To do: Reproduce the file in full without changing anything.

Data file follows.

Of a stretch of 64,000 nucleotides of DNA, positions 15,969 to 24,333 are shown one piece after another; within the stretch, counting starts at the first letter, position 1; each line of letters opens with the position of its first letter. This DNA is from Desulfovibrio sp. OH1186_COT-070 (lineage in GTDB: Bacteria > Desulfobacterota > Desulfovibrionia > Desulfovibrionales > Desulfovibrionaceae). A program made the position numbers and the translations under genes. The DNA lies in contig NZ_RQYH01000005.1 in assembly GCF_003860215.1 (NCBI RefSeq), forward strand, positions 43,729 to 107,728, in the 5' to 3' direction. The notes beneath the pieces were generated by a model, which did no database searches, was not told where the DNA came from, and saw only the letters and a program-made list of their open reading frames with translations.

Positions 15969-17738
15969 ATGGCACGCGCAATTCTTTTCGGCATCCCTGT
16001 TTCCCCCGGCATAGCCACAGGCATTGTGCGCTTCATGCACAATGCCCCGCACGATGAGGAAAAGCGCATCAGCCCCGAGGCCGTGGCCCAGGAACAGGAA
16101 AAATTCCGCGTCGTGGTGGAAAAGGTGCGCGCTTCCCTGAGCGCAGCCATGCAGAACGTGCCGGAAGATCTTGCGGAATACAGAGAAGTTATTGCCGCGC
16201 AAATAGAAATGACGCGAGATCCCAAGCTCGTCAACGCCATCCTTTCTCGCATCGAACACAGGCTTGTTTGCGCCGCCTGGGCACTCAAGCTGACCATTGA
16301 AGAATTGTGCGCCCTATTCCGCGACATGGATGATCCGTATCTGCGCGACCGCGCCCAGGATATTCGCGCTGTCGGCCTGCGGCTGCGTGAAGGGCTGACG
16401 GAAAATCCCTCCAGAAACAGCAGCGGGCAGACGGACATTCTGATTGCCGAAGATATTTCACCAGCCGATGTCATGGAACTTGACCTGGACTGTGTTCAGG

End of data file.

Of a stretch of 64,000 nucleotides of DNA, positions 15,969 to 24,333 are shown one piece after another; within the stretch, counting starts at the first letter, position 1; each line of letters opens with the position of its first letter. This DNA is from Desulfovibrio sp. OH1186_COT-070 (lineage in GTDB: Bacteria > Desulfobacterota > Desulfovibrionia > Desulfovibrionales > Desulfovibrionaceae). A program made the position numbers and the translations under genes. The DNA lies in contig NZ_RQYH01000005.1 in assembly GCF_003860215.1 (NCBI RefSeq), forward strand, positions 43,729 to 107,728, in the 5' to 3' direction. The notes beneath the pieces were generated by a model, which did no database searches, was not told where the DNA came from, and saw only the letters and a program-made list of their open reading frames with translations.

Positions 15969-17738
15969 ATGGCACGCGCAATTCTTTTCGGCATCCCTGT
16001 TTCCCCCGGCATAGCCACAGGCATTGTGCGCTTCATGCACAATGCCCCGCACGATGAGGAAAAGCGCATCAGCCCCGAGGCCGTGGCCCAGGAACAGGAA
16101 AAATTCCGCGTCGTGGTGGAAAAGGTGCGCGCTTCCCTGAGCGCAGCCATGCAGAACGTGCCGGAAGATCTTGCGGAATACAGAGAAGTTATTGCCGCGC
16201 AAATAGAAATGACGCGAGATCCCAAGCTCGTCAACGCCATCCTTTCTCGCATCGAACACAGGCTTGTTTGCGCCGCCTGGGCACTCAAGCTGACCATTGA
16301 AGAATTGTGCGCCCTATTCCGCGACATGGATGATCCGTATCTGCGCGACCGCGCCCAGGATATTCGCGCTGTCGGCCTGCGGCTGCGTGAAGGGCTGACG
16401 GAAAATCCCTCCAGAAACAGCAGCGGGCAGACGGACATTCTGATTGCCGAAGATATTTCACCAGCCGATGTCATGGAACTTGACCTGGACTGTGTTCAGG